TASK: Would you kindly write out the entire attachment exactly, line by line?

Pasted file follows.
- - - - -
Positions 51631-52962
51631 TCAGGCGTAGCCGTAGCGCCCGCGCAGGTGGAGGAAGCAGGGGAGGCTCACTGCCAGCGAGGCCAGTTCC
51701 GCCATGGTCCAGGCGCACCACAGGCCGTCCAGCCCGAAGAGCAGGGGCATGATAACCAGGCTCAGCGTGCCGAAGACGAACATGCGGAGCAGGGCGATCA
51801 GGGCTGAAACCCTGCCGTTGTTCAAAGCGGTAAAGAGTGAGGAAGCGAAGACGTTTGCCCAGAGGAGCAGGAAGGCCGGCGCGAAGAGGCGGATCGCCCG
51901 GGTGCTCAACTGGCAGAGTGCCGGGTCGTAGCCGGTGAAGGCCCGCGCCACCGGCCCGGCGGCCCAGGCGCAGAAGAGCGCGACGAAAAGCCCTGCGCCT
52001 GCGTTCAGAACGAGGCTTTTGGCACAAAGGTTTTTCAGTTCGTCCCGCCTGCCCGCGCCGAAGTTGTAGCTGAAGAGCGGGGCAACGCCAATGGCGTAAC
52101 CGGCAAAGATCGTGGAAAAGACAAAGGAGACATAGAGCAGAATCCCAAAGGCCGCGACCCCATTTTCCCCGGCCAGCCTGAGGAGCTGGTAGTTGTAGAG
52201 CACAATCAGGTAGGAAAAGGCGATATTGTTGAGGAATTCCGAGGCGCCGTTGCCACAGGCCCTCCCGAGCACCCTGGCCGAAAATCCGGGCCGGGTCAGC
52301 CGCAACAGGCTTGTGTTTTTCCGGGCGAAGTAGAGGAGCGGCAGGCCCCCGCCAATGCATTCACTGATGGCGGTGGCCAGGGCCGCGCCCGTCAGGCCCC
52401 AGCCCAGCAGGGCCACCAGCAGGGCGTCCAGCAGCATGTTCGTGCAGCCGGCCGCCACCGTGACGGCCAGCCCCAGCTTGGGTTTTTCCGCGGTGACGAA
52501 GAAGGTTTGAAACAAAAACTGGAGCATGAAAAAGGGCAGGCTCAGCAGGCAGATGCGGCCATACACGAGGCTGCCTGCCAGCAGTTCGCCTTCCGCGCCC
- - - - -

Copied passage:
Positions 51631-52962
51631 TCAGGCGTAGCCGTAGCGCCCGCGCAGGTGGAGGAAGCAGGGGAGGCTCACTGCCAGCGAGGCCAGTTCC
51701 GCCATGGTCCAGGCGCACCACAGGCCGTCCAGCCCGAAGAGCAGGGGCATGATAACCAGGCTCAGCGTGCCGAAGACGAACATGCGGAGCAGGGCGATCA
51801 GGGCTGAAACCCTGCCGTTGTTCAAAGCGGTAAAGAGTGAGGAAGCGAAGACGTTTGCCCAGAGGAGCAGGAAGGCCGGCGCGAAGAGGCGGATCGCCCG
51901 GGTGCTCAACTGGCAGAGTGCCGGGTCGTAGCCGGTGAAGGCCCGCGCCACCGGCCCGGCGGCCCAGGCGCAGAAGAGCGCGACGAAAAGCCCTGCGCCT
52001 GCGTTCAGAACGAGGCTTTTGGCACAAAGGTTTTTCAGTTCGTCCCGCCTGCCCGCGCCGAAGTTGTAGCTGAAGAGCGGGGCAACGCCAATGGCGTAAC
52101 CGGCAAAGATCGTGGAAAAGACAAAGGAGACATAGAGCAGAATCCCAAAGGCCGCGACCCCATTTTCCCCGGCCAGCCTGAGGAGCTGGTAGTTGTAGAG
52201 CACAATCAGGTAGGAAAAGGCGATATTGTTGAGGAATTCCGAGGCGCCGTTGCCACAGGCCCTCCCGAGCACCCTGGCCGAAAATCCGGGCCGGGTCAGC
52301 CGCAACAGGCTTGTGTTTTTCCGGGCGAAGTAGAGGAGCGGCAGGCCCCCGCCAATGCATTCACTGATGGCGGTGGCCAGGGCCGCGCCCGTCAGGCCCC
52401 AGCCCAGCAGGGCCACCAGCAGGGCGTCCAGCAGCATGTTCGTGCAGCCGGCCGCCACCGTGACGGCCAGCCCCAGCTTGGGTTTTTCCGCGGTGACGAA
52501 GAAGGTTTGAAACAAAAACTGGAGCATGAAAAAGGGCAGGCTCAGCAGGCAGATGCGGCCATACACGAGGCTGCCTGCCAGCAGTTCGCCTTCCGCGCCC